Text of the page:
Dog Vomit Slime Mold

With no warning, it appeared in our back yard one day, a pile of yellow slimy-looking foam. Similar to what you would find after your dog was sick, except we had no dog. A quick search on the internet gave us the answer, this unappetizing thing is called Dog Vomit Slime Mold. If you want to be picky, the scientific name is Fuligo septica, but the common name is so much more appropriate.

Fuligo septica is one of the most common of more than 700 species of slime molds. When we see it, it is  a creeping mass called the plasmodium. This is basically one huge cell, a membrane filled with many nuclei. Moving very slowly, like an amoeba, it creeps around feeding itself. Dog Vomit Slime Mold consumes fungi and bacteria found on decaying plant matter. This is actually good for your garden, a necessary part of the cycle of life. Remember the movie, The Blob? The monster in the movie was based on the plasmodium phase of a slime mold.

Fuligo septica appears in locations that are warm and wet and contain decaying plant material. Wood mulch is a favorite, along with trees, plants and other spots that are watered regularly, though it frequently is found in the forest.  Seeming to appear overnight, it is most often seen in spring and summer. Dog Vomit Slime Mold is usually from 6 inches to 2 feet in diameter when first visible, and bright yellow in color.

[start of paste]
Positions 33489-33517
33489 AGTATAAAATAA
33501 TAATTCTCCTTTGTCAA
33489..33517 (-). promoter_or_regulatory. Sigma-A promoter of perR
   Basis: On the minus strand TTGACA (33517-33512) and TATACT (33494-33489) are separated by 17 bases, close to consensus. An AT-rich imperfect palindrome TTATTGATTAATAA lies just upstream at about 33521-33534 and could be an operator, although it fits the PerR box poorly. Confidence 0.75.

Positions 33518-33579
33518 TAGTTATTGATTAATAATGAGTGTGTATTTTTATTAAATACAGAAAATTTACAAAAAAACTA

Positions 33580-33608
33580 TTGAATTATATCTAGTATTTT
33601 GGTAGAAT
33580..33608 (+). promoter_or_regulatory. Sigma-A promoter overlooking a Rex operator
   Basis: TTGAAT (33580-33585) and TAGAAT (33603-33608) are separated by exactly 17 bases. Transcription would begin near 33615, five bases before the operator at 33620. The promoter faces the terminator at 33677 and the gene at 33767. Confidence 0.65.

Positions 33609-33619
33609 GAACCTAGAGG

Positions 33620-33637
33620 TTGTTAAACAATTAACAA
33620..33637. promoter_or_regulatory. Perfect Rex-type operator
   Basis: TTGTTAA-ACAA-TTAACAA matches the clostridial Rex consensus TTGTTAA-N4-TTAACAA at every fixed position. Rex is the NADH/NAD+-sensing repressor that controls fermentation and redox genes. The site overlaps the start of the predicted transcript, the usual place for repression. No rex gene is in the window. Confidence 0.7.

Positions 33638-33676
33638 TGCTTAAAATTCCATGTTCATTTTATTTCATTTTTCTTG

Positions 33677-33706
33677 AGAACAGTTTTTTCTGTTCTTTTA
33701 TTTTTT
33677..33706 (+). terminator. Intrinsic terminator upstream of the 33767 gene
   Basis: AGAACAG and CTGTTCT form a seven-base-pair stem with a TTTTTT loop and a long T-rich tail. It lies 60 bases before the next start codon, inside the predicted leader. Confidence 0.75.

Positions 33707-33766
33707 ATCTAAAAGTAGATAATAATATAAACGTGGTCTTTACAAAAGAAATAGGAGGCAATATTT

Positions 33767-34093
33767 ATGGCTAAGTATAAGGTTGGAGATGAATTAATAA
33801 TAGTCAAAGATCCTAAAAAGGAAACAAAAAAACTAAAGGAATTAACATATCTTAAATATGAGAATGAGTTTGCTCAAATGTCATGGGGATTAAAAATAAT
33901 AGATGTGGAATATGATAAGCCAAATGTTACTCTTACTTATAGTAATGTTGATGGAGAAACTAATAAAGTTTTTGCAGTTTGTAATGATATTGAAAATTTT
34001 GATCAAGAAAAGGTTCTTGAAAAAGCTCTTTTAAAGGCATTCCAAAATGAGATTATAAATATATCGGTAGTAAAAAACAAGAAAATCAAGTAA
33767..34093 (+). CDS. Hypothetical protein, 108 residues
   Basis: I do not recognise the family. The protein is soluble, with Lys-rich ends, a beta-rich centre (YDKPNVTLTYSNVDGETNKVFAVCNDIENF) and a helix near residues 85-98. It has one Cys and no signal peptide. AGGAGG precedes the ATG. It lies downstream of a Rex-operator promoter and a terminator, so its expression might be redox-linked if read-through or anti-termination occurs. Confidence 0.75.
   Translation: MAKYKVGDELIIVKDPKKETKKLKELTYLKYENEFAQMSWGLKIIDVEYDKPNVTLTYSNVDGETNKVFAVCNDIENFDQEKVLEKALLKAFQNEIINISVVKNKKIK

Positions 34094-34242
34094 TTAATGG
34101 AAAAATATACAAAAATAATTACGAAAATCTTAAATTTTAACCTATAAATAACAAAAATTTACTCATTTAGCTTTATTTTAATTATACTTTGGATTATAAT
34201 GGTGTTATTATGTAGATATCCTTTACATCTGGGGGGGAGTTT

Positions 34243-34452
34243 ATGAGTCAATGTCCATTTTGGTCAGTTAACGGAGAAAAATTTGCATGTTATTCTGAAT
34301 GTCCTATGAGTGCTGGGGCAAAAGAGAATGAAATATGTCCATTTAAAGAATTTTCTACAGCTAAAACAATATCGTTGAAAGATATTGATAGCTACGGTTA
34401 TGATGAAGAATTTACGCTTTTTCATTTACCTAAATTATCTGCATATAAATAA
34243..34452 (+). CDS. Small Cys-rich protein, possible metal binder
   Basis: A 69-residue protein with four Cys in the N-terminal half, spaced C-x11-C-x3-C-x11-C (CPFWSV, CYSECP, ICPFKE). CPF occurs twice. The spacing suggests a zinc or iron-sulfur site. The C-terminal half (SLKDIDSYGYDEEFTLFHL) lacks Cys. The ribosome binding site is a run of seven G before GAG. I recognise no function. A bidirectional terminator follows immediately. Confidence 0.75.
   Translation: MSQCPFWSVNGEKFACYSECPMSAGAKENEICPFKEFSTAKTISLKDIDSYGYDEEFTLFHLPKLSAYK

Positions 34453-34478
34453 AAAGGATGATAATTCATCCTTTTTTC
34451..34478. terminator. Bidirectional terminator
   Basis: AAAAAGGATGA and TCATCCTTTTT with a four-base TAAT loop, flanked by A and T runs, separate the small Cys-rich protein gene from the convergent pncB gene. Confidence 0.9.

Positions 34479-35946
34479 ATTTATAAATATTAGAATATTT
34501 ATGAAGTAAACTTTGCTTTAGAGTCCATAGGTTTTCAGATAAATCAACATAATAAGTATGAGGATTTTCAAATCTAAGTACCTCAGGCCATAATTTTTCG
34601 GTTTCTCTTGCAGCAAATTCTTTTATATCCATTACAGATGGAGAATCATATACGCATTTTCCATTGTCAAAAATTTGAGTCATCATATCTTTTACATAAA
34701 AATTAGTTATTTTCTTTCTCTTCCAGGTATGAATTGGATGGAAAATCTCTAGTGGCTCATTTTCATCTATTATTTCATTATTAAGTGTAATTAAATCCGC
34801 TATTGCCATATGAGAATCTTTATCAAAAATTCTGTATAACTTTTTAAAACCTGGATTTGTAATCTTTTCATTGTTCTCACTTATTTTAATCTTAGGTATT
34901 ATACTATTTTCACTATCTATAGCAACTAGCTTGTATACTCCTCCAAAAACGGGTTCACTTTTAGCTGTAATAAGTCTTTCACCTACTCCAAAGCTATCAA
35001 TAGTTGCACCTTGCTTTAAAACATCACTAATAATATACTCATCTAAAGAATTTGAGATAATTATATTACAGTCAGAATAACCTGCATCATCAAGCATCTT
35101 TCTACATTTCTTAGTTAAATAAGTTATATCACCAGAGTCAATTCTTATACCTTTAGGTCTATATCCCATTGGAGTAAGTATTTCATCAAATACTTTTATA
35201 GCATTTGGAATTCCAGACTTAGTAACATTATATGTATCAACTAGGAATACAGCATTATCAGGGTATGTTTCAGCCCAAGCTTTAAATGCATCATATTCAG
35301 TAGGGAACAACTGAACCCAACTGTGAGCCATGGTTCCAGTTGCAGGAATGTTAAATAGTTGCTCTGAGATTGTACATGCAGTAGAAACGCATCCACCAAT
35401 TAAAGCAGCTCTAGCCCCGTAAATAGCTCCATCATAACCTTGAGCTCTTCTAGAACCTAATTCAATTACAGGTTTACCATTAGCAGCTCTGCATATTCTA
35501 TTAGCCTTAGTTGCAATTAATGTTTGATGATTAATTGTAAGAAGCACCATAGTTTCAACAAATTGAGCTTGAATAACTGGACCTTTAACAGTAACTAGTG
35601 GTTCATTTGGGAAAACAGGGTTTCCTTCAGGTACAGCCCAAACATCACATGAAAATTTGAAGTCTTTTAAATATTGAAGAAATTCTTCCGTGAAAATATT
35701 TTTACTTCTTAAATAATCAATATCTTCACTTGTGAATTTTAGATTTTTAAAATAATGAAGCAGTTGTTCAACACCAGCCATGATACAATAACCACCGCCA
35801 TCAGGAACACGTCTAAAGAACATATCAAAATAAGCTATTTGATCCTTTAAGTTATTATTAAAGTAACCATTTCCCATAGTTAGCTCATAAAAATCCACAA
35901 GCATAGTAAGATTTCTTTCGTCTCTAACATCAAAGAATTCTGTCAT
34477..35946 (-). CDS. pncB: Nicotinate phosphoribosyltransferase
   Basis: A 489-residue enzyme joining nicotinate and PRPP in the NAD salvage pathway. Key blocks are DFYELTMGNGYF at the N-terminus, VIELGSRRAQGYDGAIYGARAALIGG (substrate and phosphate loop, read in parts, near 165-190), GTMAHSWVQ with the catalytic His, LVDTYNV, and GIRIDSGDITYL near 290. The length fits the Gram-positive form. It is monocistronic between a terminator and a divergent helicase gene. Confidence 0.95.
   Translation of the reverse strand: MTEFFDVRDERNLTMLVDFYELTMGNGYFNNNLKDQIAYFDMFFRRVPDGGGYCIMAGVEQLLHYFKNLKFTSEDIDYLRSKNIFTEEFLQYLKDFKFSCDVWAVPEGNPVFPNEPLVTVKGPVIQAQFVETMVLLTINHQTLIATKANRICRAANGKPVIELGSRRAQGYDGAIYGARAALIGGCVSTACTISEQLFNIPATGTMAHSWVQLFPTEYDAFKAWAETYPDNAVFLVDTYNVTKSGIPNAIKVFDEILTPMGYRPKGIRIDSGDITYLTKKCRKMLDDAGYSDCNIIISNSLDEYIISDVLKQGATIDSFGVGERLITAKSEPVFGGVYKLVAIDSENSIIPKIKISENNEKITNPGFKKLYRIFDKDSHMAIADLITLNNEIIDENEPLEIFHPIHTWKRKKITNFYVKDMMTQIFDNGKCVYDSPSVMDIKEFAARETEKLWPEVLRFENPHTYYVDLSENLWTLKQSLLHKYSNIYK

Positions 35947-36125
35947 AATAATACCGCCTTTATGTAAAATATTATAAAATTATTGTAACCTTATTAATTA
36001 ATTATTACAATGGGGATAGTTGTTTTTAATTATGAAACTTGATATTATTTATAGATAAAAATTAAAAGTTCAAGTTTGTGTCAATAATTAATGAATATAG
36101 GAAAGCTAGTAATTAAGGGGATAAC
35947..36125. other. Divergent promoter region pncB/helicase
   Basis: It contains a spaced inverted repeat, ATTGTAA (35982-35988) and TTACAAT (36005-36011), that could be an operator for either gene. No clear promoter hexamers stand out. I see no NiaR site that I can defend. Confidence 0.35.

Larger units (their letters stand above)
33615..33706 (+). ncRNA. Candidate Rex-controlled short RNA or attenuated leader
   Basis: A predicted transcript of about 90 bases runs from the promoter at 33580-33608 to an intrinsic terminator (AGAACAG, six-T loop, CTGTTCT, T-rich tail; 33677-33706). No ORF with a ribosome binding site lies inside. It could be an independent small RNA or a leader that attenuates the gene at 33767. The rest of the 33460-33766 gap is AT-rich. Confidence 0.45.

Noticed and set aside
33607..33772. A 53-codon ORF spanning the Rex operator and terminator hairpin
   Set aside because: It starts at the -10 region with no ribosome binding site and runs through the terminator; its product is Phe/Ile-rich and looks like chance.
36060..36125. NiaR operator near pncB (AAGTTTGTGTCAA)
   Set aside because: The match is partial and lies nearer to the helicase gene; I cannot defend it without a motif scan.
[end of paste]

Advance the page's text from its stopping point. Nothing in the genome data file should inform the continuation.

Once the slime mold stops moving, it is in a spore bearing stage, called an aethalium. As it ages, over one or more days, the color becomes duller orange and the mass hardens, sometimes looking like peanut butter, then cherry cobbler. Finally, it is just a brownish, dried out puddle. If you happen to disturb it at this point, you’ll see a what looks like dust. This dust is millions of spores being released into the air, to grow in other locations. Even without help from humans, the spores will eventually be blown away by the wind.

The good news is that Dog Vomit Slime Mold is totally harmless to plants, pets and humans. It’s also edible, and is cooked and eaten in Mexico in a manner similar to scrambled eggs. This dish is called Caca de Luna, in case you want to look up the recipe. The bad news is that there is no guaranteed way to keep Dog Vomit Slime Mold from visiting your yard. The spores are everywhere, just waiting for the right conditions. You can try to prevent the ideal growing condition by raking your mulch to help it dry. When the slime mold does appear, you can physically remove it to a plastic bag and discard it. Or you can blast it with a hose, but remember you are just spreading the spores more widely. The best solution is time. Wait a few days and it will go away by itself.

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2 Responses to “Dog Vomit Slime Mold”

  1. Kem Says:

    Never took Spanish, but does “caca de luna” translate to moon crap????? Interesting! Even at breakfast time. 🙂

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